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neelie-hm said: Hi I wanted to start collecting and reading comics but i have no idea where to start. i go into comic book stores and just completely lost with all the different versions.
I know what you mean. Even with so much new technology and ways to explore it all, its really not as easy as it used to be. Various universes, realities, and just different takes on iconic characters can be overwhelming. Of course, it makes it more confusing when shows like Arrow and films like Avengers showcase characters that aren’t exactly reflective of their original source material, i.e., they’re different :p
I remember the first time I sought out a particular comic book on my own, an X-Men comic, since the The Animated Series was huge in the early 90’s. There was a Thrifty’s in walking distance from my school, and they had a rack of Marvel, DC, and Disney comic books. I found X-Men #15. By that time I had been collecting Superman, Batman and Donald Duck comics with my brother, but these heroes seemed so different from the lot, and had a bigger cast than those of the cartoon show.I couldn’t wait for the following issue.
Head to your local comics shop and look around. There is something for everybody out there, past and present. Good luck!
Anonymous said: Hi! I was wondering of you could help me out. If I wanted to read some Spider-Man comics, where should I start? With all the different versions and series I'm not sure where to begin, can you help?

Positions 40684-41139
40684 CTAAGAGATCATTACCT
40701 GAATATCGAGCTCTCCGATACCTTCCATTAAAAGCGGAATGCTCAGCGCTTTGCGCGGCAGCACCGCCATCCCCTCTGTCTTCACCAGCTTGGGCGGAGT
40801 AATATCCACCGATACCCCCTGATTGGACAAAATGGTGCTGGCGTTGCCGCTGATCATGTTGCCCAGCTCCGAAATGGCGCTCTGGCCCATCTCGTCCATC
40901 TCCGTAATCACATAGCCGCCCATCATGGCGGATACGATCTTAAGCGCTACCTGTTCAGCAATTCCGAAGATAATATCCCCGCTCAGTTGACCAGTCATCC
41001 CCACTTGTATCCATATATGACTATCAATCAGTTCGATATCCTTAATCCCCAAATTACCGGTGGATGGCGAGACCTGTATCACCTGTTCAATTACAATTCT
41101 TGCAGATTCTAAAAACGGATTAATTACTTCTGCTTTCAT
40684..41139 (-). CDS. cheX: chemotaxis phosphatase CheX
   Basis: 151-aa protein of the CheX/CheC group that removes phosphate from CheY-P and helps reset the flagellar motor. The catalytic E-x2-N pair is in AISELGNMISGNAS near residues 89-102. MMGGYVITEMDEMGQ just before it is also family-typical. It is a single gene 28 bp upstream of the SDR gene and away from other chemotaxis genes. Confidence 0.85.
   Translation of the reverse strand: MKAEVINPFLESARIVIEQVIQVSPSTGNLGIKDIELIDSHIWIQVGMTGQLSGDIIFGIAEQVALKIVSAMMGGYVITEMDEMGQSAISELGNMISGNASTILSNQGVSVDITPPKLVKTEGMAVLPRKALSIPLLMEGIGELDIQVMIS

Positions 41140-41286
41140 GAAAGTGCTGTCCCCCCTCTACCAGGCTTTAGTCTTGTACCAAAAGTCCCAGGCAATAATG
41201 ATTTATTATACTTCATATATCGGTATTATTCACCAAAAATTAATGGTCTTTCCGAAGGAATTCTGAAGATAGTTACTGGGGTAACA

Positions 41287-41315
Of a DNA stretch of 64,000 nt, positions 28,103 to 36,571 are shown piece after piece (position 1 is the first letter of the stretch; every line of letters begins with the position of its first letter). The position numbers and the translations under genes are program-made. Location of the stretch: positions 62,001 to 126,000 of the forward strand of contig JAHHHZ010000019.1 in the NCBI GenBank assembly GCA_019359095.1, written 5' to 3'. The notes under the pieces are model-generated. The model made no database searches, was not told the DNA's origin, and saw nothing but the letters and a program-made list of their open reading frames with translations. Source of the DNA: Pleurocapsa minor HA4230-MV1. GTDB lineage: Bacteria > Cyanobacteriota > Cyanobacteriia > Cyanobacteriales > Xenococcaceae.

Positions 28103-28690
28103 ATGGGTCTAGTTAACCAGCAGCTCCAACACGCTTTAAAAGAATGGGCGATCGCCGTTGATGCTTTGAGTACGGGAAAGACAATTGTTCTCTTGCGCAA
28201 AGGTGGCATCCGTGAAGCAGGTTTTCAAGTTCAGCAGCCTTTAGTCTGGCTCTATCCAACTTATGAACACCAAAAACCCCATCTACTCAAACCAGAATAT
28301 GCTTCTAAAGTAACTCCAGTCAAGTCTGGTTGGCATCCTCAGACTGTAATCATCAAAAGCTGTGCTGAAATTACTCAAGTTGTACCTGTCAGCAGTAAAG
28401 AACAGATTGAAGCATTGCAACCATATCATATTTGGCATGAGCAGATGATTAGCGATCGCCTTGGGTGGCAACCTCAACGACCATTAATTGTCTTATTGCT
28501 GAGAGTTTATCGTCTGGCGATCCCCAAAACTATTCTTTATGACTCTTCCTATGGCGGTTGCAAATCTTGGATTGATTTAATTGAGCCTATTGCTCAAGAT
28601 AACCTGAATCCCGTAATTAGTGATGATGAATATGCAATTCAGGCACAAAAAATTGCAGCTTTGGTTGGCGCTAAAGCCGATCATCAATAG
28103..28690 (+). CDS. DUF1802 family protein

Not long ago I stopped cold turkey my Spider-Man collecting with the recent years-long Superior Spider-Man storyarc (in which Doc Ock takes over Peter Parker’s body). That series just wrapped up and in its place began a new Amazing Spider-Man series by Dan Slott and Humberto Ramos which had a brand-spankin’ new #1 issue drop last week. Again I didn’t bother with the Superior story, but with this new direction I felt the time was right to see how mah boi Parker was going about his business, considering he has no memory from his time “dead” and what Octavius had done with his persona.
For new Spidey tales, the monthly Amazing Spider -Man (vol.3) #1 is a good start.
Now, for past classics, here is a list which I hope helps. These are SOME my picks, so if you check ‘em out and end up loathing what you read, please blame me! These stories are from the “regular” continuity and are collected in trade paperback:
Spider-Man: Blue by Jeph Loeb and Tim Sale
Peter Parker: Spider-Man by Paul Jenkins and Mark Buckingham
Spectacular Spider-Man by Paul Jenkins and Humberto Ramos
Amazing Spider-Man by J. Michael Straczynski and John Romita Jr.
Friendly Neighborhood Spider-Man by Peter David and Mike Weiringo
The Death of Gwen Stacy by Gerry Conway and John Romita Sr.
Kraven’s Last Hunt by J. M. DeMatteis and Mike Zeck
The Death of Jean DeWolff by Peter David and Rich Buckler
Maximum Carnage by various creators
Marvel Team-Up by Chris Claremont and John Byrne
Spider-Man/Human Torch by Dan Slott and Ty Templeton
Untold Tales of Spider-Man by Kurt Busiek and Pat Olliffe
—Ask for these tales at your local comics shop!